Weight Loss and Weight Management

18 May 2021, Tuesday

Weight loss resistance and how to overcome it

You’ve tried exercising, eating healthy and cutting calories, but you still can’t lose weight! What’s going on? Most women over the age 35 who struggle relentlessly with their weight are dealing with a systemic imbalance that is physiologically blocking weight loss. This is known as weight loss resistance, which urges your body to hang on to extra weight — no matter what diet or exercise measures you take. We know this situation is extremely frustrating, and while there is good reason for it, there are also effective solutions.


Your body chooses what to do with every nutrient you put in it and if the system is working smoothly, it makes healthy choices and you’re at a healthy weight. But our systems are vulnerable to a lot of disruption, especially after the age of 35, and once the body is out of balance, it becomes nearly impossible to lose excess weight. Women, who do manage to lose weight, often gain it back quickly — unless they address the root systemic imbalance.

The most common systemic imbalances that lead to weight loss resistance in women are connected to thyroid disorders, adrenal imbalances, sex hormone fluctuations or neurotransmitter imbalances. Once the body regains balance, the weight comes off easily.

Most common causes of weight loss resistance

Hormonal imbalance

As early as 35-years-old, our estrogen and progesterone levels can begin to fluctuate. And in an effort to preserve fertility for as long as possible, the body hangs on to extra fat — especially in the belly because this fat can make estrogen.

Thyroid imbalance

When thyroid hormones are low, key chemical messengers like serotonin, beta endorphin and leptin become mixed up and disrupt our eating behaviour. These changes can strengthen cravings, inhibit the sensation of fullness, decrease energy, lower moods and lead to weight gain.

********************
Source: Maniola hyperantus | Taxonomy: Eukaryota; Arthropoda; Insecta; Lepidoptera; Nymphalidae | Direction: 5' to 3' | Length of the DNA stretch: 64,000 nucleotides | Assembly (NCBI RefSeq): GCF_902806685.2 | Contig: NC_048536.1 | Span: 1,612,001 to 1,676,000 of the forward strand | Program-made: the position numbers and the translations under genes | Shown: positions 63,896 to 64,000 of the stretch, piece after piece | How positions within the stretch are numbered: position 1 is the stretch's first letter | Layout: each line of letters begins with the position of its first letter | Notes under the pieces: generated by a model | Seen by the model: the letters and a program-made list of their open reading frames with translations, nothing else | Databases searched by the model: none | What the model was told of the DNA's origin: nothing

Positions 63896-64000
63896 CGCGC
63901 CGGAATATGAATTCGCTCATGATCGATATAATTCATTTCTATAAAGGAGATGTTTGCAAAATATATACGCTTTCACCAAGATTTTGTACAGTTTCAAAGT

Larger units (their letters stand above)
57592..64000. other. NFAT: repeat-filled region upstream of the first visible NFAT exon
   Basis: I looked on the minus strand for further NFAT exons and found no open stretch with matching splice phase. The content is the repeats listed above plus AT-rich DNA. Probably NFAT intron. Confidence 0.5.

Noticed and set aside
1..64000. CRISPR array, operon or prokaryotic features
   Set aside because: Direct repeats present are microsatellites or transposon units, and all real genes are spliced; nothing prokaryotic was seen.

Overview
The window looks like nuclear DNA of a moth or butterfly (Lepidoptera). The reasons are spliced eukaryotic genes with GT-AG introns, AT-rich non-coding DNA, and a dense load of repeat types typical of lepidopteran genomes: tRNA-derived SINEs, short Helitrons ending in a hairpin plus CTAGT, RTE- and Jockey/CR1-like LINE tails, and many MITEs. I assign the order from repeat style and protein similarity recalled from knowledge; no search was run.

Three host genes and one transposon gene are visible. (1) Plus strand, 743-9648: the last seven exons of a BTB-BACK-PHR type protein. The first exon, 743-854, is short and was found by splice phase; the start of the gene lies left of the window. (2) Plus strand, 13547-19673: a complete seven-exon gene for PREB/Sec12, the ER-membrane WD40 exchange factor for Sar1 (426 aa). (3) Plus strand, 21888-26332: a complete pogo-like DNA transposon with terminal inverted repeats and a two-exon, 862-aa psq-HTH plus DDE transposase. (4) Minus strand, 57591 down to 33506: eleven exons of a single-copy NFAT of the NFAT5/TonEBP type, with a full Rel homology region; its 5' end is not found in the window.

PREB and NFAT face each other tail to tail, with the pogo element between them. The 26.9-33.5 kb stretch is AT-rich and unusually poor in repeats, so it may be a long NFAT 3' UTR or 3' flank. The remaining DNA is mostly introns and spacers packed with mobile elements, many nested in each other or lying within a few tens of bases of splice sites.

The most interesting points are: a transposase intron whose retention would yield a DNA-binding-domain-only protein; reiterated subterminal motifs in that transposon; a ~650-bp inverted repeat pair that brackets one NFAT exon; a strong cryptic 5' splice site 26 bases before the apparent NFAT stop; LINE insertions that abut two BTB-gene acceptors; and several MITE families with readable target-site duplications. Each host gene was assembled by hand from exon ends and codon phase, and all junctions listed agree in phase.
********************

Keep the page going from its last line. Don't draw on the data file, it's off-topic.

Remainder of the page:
Adrenal imbalance

During times of stress, the adrenal glands release cortisol and adrenaline to mobilize quick energy for a “fight or flight” situation. Yet most modern stress doesn’t call for extra calories for us to physically fight or flee, so these get stored as fat. Long-term stress causes your body to hang on to every calorie it can in preparation for crisis.


Neurotransmitter imbalance

When the feel-good neurotransmitters such as serotonin or beta endorphins are out of balance, intense carbohydrate and sugar cravings are the result. These cravings are an attempt by your body to rebalance itself because carbohydrates aid in the body’s production of serotonin.

Other factors that can prevent weight loss

In addition to the four most common imbalances, women also suffer frequently from digestive imbalances, detoxification issues, and inflammation, which can lead to weight loss resistance. Digestive trouble is often linked to food sensitivities, and your body views this situation as another form of stress, increasing cortisol and maintaining weight as a protective measure. An overload of toxins can mimic our hormones and disrupt fat deposition, as well as alter the way we metabolize sugar. Inflammation can cause weight gain through the loss of insulin control and quick conversion of carbohydrates to belly fat.

Four steps to overcome weight loss resistance

  1. Understand your imbalance. Knowledge is crucial when it comes to beating weight loss resistance.
  2. Rebalance with herbal support. In addition to a balanced diet, you can use targeted herbal supplementation to bring your body naturally back into balance. Black cohosh, passionflower and red clover are great herbs for hormonal imbalances. Astragalus root, Siberian ginseng and rhodiola or 5HTP help the body rebalance under stress and high cortisol. Bacopa monnieri, hops and sage work well for a sluggish thyroid.
  3. Boost your metabolism. Aside from the well known metabolism boosters like exercise, a good night’s sleep, and healthy foods, you can support your metabolism with green tea extract, chromium, and herbs.
  4. Don’t deprive yourself of food. Balanced meals and snacks are the only way you’ll be able to stick with a new eating approach. Each meal should include some form of protein, fibre, healthy fat, and complex carbohydrates.


  • 5HTP to help balance the serotonin
  • APPETITE CONTROL to help reduce sugar cravings
  • CLA to boost the metabolic rate and help to break down the excess fat build-up in the body.
  • Cut out all bread, and reduce the rice and potatoes and cut out all sugar


Portion of this article was taken from the Medical Journal on Woman’s Health